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Supporting Your Child’s Transition to School: A Parent’s Reflection

Supporting Your Child's Transition to School: A Parent's Reflection

December 14, 2023

Article Written By:
Jessica Kingi
Marketing Executive
Former Early Childhood Educator and a mum to 2 beautiful and very active boys. Joining Kids Club 2 years ago, starting as one of our Senior Service Administrators, Jessica now supports all of our centres as the Marketing Executive of Kids Club Early Childhood Learning Centres.

Miss Jessica
Supporting Your Child's Transition to School - Kaiden on his Graduation Day with his little brother, Zade.

As we approach the end of the year, many preschool rooms begin gearing up for school readiness week, a crucial time in a child’s development when they prepare for the educational transition to primary school.   

During this period, children are introduced to formalities such as wearing a school uniform and navigating the lunchbox routine, elements not commonly seen in the preschool classroom and new to the child and their parent or carer.  

While your child’s Educator has likely assured you of their social, emotional, and physical readiness for school, as a first-time parent, you may want additional support as you venture into this unknown territory.  

Here, I share my recent experience of sending my son to school, highlighting the many things that helped Kaiden and myself successfully navigate the journey from preschool to Kindergarten. 

 

Essential Skills for Primary School Transition

A child’s first toe-dip into formal education is both exciting and scary for the child and the parent or carer! There are several practical steps to take in preparing your child to manage their initial days in primary school, helping them organise themselves and their possessions independently.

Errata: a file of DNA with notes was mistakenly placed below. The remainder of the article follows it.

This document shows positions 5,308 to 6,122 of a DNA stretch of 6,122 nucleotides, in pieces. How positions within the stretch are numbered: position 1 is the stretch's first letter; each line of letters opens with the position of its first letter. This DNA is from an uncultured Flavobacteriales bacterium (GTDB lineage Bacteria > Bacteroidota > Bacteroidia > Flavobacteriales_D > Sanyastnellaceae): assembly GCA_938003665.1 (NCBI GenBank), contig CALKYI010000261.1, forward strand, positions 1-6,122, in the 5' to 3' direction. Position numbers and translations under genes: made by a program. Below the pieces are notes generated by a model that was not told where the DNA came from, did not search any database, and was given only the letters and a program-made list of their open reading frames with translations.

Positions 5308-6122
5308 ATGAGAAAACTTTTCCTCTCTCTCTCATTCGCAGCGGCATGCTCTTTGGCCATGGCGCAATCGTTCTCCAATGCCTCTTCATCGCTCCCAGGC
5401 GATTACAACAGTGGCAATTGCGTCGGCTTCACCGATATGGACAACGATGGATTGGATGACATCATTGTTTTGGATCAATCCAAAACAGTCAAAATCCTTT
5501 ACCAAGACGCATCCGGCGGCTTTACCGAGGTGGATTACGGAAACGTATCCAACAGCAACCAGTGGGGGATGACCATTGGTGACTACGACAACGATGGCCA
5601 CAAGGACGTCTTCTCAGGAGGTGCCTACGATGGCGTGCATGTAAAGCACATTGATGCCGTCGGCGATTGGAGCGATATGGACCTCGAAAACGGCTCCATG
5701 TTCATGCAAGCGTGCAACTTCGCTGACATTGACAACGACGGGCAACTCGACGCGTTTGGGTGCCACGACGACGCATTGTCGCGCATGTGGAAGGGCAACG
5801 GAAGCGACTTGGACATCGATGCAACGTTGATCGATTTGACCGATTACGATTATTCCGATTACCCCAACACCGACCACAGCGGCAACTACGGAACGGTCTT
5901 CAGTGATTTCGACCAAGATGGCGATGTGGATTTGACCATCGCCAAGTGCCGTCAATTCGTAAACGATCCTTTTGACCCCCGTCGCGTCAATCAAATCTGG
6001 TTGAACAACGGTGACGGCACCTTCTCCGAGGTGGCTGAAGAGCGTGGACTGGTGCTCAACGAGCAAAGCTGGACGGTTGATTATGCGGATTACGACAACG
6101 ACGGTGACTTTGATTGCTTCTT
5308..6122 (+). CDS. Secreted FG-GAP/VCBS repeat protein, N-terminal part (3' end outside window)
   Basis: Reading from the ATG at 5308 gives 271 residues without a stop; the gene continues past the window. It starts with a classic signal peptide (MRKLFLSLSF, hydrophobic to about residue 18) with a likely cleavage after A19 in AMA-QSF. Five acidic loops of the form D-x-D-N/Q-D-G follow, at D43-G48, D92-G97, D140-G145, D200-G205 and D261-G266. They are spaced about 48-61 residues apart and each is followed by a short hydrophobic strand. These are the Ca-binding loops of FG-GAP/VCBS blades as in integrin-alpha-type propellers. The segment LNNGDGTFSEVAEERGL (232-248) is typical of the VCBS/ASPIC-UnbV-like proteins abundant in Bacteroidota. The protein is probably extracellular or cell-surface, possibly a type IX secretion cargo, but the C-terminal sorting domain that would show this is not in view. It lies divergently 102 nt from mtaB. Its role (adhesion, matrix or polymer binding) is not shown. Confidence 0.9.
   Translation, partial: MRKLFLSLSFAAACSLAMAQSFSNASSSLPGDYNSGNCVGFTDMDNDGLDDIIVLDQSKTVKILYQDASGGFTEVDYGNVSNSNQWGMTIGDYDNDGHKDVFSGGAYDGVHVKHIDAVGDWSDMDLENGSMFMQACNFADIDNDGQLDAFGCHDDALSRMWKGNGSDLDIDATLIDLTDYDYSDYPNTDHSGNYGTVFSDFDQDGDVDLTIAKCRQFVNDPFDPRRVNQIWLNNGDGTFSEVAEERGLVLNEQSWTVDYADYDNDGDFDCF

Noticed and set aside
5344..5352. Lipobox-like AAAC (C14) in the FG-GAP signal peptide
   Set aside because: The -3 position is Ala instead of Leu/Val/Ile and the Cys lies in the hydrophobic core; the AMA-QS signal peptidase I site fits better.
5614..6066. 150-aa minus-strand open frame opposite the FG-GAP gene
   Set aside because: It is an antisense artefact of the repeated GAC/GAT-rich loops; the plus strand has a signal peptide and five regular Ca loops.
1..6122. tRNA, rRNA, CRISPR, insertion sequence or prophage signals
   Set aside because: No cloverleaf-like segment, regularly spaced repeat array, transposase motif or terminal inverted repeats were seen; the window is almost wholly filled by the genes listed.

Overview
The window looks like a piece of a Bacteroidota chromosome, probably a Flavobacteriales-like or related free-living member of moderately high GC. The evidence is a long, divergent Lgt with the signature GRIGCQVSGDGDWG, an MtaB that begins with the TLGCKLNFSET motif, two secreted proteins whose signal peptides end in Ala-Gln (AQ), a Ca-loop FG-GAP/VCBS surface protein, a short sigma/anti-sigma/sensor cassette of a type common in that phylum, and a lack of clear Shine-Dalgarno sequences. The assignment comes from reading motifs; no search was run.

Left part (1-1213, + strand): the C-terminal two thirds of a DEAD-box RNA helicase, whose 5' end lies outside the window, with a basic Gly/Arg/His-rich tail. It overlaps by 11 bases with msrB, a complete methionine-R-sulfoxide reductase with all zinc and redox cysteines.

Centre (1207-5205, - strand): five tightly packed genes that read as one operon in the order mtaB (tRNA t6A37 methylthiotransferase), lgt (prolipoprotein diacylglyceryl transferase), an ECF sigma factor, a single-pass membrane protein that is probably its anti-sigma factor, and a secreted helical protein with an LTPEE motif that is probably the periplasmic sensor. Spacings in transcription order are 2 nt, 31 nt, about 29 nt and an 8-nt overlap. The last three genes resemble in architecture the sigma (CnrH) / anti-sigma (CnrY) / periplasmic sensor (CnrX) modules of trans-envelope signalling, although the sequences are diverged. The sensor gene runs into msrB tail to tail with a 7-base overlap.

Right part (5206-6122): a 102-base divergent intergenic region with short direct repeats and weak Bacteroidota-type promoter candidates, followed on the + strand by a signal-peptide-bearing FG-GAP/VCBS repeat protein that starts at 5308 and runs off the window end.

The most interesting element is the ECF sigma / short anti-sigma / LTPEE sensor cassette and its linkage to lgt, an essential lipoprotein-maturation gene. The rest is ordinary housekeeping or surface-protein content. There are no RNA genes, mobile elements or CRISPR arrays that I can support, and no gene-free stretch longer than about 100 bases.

• Lunchbox Mastery: Ensure your child is confident in opening and securing their lunchbox, taking note of its features such as zips or clips. Familiarise them with the contents, considering the skills required for opening items like muffins, muesli bars, and rice crackers. 
  • Morning School Rush: Pre-cut fruits, pack snacks, and organise the school bag the night before. This includes preparing for specific school activities, like library day. If your child wants to take a tennis ball or soccer ball to school to play with during recess or lunch, ensure this is located close by. 

  • Water Bottle Independence: Practice opening and closing a water bottle lid, turning it into a fun activity at home while being prepared for a little mess until their confidence builds. This ensures they can refill their bottle independently. They will also have access to bubblers or drinking fountains throughout the school grounds, so discussions about this can also helpful.

  • Shoes, Socks, and Uniform Features: Foster independence by ensuring your child can put on their own shoes and socks. Practice zipping and buttoning their uniform, including jackets, skirts, or pants. 

  • Responsibility for Possessions: Label all items sent to school with your child’s full name, instilling a sense of responsibility. Create designated pockets in their school bag for items like hats and encourage your child to manage their belongings. 
  • Bathroom Independence: Familiarise your child with various locks, crucial for primary school bathrooms where doors are lockable. Practice these skills at home to ensure they feel confident and can manage toileting independently. If you have a boy, also prepare them for the use of urinals. 

Routines and Connections